Conservation Tillage Systems in the Southeast

Annie Dee, Dee River Ranch, Aliceville, Alabama

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Editor’s note: This case study was updated in 2018.

Annie Dee manages a 4,000-acre row-crop farm near the Alabama-Mississippi border in western Alabama. She farms with her brother Mike, her two sons Seth and Jesse, and their families. Dee River Ranch has been featured in many state and regional publications as an innovative and modern farm that utilizes precision agriculture, energy conservation and energy alternatives. Although the farm has some cattle and timber, the main commodities are corn and soybeans. Most of the farm lies in the Blackland Prairie region on mostly Sugarnoochee (fine, smectitic, thermic Chromic Epiaquerts) clays or Vaiden (very-fine, smectitic, thermic Aquic Dystruderts) clays. All row crops are planted on 30-inch beds or hips using no-till. Fields are hipped in the fall (beds are rebuilt) and planted to a cover crop, either a single species or a mixture. Beds are maintained as long as fields remain in good condition, sometimes for up to 10 years. Running the sprayer or combine in wet conditions may cause rutting that would prompt the Dees to rework the beds. Their systems are constantly being modified and improved to improve soil quality and productivity by building soil organic matter.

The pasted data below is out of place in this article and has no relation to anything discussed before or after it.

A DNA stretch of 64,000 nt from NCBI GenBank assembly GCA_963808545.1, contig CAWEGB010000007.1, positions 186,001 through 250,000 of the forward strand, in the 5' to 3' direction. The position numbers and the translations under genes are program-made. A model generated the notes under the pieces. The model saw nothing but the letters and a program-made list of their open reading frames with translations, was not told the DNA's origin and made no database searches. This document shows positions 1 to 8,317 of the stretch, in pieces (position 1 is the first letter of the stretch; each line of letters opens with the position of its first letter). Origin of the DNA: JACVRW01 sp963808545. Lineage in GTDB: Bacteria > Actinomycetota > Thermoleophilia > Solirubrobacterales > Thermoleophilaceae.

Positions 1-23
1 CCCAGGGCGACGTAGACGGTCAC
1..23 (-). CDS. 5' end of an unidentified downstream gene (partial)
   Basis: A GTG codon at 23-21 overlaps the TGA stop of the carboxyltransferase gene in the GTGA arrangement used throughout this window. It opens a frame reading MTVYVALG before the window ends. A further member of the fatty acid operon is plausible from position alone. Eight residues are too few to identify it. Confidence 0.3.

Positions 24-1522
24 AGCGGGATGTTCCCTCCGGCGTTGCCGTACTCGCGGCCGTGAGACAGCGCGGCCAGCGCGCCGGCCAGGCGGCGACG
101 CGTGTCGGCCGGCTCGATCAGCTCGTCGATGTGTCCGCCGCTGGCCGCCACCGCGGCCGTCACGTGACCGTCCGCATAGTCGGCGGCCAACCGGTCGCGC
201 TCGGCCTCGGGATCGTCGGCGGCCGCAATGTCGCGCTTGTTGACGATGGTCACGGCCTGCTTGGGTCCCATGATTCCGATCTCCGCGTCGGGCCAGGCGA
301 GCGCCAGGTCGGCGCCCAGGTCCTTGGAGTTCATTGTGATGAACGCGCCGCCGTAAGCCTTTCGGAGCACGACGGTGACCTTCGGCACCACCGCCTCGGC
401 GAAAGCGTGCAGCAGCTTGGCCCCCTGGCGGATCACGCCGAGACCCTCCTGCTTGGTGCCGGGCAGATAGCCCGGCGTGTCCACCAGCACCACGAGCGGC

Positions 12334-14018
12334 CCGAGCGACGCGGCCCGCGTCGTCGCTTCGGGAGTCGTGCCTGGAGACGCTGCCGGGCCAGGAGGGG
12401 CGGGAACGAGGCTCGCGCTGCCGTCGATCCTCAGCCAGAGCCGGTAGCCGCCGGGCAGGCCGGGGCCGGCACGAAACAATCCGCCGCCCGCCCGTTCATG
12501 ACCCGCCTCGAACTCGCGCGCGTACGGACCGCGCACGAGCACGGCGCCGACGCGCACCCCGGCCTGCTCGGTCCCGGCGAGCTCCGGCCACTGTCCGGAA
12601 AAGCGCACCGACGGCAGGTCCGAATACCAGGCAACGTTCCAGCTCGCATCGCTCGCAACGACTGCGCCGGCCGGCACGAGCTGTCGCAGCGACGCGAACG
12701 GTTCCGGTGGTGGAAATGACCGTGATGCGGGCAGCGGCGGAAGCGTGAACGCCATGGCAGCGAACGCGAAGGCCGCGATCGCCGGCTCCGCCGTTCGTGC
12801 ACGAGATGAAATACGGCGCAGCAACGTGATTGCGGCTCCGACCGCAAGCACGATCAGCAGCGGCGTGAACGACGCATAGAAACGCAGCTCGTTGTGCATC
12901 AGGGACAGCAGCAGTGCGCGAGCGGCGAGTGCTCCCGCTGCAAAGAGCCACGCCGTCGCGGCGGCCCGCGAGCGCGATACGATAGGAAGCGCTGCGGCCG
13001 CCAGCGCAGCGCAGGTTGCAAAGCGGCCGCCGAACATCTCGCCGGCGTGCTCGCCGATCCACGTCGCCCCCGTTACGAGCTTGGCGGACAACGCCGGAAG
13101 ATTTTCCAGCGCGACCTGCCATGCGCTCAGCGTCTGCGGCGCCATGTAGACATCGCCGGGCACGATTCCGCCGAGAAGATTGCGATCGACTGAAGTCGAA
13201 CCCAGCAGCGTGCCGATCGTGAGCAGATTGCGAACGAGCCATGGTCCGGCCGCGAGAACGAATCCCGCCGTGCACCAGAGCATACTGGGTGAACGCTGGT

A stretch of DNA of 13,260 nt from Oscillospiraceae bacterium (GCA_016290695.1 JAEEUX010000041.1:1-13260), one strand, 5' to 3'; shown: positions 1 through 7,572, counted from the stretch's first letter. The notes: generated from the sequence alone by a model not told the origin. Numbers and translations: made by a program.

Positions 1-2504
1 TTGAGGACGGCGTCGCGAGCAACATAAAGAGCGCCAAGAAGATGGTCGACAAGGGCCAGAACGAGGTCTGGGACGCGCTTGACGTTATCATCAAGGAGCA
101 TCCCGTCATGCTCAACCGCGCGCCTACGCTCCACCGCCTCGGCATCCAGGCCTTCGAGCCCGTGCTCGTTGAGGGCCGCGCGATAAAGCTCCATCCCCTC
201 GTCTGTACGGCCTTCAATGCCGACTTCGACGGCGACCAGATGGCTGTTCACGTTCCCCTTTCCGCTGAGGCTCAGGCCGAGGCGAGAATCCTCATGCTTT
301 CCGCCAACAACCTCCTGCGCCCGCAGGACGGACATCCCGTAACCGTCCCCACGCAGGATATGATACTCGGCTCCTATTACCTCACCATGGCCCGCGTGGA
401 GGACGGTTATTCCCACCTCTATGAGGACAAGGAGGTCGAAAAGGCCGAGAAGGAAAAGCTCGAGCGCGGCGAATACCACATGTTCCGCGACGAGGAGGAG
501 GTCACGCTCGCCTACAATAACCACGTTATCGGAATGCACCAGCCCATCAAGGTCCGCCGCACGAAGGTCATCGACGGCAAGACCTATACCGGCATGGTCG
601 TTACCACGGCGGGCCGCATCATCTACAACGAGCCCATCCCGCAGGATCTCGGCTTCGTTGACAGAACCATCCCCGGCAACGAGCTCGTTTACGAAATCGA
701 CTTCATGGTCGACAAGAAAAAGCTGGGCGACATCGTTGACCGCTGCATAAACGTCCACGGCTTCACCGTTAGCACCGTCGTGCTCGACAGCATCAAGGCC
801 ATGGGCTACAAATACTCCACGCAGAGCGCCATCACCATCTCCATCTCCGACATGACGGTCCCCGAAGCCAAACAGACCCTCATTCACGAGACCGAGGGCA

What do you consider to be the biggest challenges in farming Blackland Prairie soils?

Managing moisture seems to be Dee’s biggest challenge. There seems to be either too much or not enough. She has worked hard trying to improve both surface and internal drainage, which is water entering and moving through the soil profile. Their largest field, the one they call the “Two Thousand Acre Field,” is a testament to improved surface drainage systems with a series of precision ditches designed to get excess water off the fields rapidly. Dee River Ranch also installed reservoirs and irrigation on more than 3,000 acres to help address this challenge. That has made a tremendous difference in the farm’s ability to produce excellent yields regardless of the rainfall. The first irrigation was installed in 2011 in two fields. That year, in one corn field, the irrigated yield averaged 185 bushels per acre while the non-irrigated yield averaged 28 bushels per acre. The average price the corn was sold for that year was $6.97. The difference in income for that field covered 75 percent of the total irrigation costs.